The VECAP programme has evolved from its original concept of a tool to control emissions during handling and use of brominated flame retardants (BFRs) into a system for more efficient management of chemicals, which can be applied to a much wider range of processes and raw materials.
The origins of the VECAP programme lie with the UK Textile Finishers Association (TFA), who in 2004 initiated a Code of Good Practice that called on the UK textiles industry to audit their processes, and take action to reduce Deca-BDE emissions from their processes. These actions ranged from simple adjustments in working practices to the installation of an effluent treatment plant. The companies involved varied in size from 7 to 350 employees. In the last 4 years, regular surveys of the UK situation have shown excellent progress towards making sure that emissions from processing are highly regulated and controlled. After impressive first results, later gains were often more difficult to achieve, requiring a blend of changed practices and investment in innovative technology in the plant. Today, uncontrolled emissions have been virtually stopped. VECAP has delivered clear results for the UK Textile Industry.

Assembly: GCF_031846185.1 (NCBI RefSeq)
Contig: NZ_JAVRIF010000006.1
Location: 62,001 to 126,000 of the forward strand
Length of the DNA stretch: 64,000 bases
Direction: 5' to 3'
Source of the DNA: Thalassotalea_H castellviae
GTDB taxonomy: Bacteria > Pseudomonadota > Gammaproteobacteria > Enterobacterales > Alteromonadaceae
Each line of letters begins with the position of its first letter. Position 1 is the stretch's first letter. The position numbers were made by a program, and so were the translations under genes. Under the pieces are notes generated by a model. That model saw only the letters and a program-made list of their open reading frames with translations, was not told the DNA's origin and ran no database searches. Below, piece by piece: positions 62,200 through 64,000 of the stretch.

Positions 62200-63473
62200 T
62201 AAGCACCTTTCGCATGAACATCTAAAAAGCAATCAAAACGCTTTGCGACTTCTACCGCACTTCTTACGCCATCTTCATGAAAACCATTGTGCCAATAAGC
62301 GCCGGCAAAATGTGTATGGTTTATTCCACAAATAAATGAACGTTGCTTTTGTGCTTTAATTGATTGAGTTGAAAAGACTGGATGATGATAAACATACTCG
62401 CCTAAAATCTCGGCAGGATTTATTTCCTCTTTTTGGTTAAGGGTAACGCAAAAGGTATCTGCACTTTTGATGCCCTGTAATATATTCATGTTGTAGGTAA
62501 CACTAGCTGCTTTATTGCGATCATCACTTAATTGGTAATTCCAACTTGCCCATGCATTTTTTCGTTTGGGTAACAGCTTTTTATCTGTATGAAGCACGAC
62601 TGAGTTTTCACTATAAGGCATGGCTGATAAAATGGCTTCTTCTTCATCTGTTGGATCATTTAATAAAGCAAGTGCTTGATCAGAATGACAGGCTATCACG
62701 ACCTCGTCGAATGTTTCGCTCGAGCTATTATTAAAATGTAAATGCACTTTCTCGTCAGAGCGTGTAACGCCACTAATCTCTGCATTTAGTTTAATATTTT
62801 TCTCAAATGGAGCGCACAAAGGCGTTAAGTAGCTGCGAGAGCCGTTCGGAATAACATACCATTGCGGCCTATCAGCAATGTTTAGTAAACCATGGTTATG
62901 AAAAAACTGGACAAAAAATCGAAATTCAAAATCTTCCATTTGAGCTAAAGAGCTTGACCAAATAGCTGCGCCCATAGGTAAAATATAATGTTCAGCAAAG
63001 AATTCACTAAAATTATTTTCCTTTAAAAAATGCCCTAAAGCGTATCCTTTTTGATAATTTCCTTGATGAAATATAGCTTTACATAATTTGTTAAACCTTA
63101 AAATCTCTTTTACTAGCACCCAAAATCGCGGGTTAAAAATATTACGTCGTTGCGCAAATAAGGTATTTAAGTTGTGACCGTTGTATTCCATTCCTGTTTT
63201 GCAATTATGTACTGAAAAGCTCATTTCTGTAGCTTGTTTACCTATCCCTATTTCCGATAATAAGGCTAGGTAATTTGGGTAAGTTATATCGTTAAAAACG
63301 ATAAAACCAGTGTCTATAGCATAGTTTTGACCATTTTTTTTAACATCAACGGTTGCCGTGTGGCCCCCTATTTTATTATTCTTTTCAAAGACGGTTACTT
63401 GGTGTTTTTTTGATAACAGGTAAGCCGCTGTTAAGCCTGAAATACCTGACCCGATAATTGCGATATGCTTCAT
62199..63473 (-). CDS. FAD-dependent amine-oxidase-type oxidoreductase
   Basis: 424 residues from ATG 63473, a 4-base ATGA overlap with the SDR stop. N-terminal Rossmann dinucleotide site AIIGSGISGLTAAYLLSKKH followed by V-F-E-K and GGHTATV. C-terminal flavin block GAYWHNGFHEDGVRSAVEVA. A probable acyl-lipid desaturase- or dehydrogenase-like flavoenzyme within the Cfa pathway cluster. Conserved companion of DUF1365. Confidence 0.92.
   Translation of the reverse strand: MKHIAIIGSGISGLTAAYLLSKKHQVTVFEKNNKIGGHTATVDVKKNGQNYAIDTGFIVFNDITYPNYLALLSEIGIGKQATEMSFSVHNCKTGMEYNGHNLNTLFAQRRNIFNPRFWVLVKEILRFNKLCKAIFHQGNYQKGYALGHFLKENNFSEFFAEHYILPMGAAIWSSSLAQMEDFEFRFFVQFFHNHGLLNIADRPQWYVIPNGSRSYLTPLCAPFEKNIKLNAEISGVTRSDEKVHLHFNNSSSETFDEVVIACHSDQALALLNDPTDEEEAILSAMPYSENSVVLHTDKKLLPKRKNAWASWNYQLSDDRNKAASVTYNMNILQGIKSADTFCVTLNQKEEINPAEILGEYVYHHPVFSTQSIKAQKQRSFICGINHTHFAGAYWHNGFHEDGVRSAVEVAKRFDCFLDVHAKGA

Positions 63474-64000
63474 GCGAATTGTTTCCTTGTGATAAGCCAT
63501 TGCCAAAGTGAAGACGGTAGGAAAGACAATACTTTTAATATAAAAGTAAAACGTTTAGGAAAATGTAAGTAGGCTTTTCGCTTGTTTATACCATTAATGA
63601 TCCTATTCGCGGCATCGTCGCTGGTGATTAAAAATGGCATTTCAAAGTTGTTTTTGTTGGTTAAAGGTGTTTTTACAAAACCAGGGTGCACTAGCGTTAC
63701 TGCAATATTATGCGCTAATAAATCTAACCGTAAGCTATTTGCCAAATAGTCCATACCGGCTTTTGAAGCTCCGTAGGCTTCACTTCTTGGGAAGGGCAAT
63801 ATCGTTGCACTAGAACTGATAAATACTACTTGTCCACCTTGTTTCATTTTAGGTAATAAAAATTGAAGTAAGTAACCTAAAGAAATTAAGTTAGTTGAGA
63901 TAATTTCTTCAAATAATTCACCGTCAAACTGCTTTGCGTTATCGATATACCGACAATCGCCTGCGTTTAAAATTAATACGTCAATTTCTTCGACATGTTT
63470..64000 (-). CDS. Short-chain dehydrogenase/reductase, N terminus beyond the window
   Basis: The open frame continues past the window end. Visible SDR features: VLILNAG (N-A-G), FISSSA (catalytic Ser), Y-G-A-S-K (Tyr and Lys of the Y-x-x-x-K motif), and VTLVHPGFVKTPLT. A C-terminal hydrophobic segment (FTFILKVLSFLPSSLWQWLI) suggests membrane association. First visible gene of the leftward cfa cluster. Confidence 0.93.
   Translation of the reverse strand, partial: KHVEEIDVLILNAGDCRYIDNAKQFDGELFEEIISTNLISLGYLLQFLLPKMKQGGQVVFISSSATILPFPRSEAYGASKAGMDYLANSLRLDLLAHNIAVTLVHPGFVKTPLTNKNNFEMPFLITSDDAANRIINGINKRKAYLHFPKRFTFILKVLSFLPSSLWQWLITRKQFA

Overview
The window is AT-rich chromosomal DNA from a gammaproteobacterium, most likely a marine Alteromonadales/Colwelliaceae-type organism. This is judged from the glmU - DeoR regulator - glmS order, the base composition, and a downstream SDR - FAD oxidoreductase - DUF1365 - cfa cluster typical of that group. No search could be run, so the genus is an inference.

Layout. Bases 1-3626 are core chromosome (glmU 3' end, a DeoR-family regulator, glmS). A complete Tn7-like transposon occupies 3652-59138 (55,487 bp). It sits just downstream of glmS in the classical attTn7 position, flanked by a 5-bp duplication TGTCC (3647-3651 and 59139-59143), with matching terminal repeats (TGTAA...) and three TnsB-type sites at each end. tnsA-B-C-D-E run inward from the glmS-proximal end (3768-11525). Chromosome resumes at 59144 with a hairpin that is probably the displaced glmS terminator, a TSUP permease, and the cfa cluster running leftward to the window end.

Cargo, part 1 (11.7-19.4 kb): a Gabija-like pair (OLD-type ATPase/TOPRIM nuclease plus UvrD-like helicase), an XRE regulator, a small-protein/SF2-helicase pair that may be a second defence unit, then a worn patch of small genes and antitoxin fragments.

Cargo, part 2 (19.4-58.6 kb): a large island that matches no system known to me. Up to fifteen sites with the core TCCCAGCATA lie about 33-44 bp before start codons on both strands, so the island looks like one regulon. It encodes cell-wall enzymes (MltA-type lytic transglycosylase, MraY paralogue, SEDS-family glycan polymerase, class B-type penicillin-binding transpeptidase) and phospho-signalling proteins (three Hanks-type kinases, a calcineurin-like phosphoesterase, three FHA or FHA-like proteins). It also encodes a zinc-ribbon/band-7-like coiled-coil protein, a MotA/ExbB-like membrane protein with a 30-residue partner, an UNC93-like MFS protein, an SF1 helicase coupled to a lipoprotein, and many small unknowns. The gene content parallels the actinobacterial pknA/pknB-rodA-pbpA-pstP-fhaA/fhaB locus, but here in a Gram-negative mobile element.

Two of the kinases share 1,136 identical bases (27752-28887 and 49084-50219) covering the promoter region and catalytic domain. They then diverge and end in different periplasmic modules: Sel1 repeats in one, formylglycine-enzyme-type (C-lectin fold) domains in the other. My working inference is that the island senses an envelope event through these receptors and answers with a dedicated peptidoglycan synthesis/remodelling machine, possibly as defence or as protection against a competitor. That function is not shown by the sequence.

From this promising start, the program has been adapted to meet the wider needs of the European textile and plastics industries, and has been introduced in North America and in Japan with notable successes, as documented by the Annual Progress Reports.
More importantly, VECAP principles have been adapted to users of other flame retardants, and have been recognised as providing a materials management system applicable to other chemicals in other industries.
"Such an initiative deserves to be copied by other industry sectors with other substances. It is in line with the REACH intention that industry must take responsibility to go for the best emission control."Dr. Dick Jung, Head of Department for Substances and Standardization, Dutch Ministry of Housing, Spatial planning and the Environment (VROM)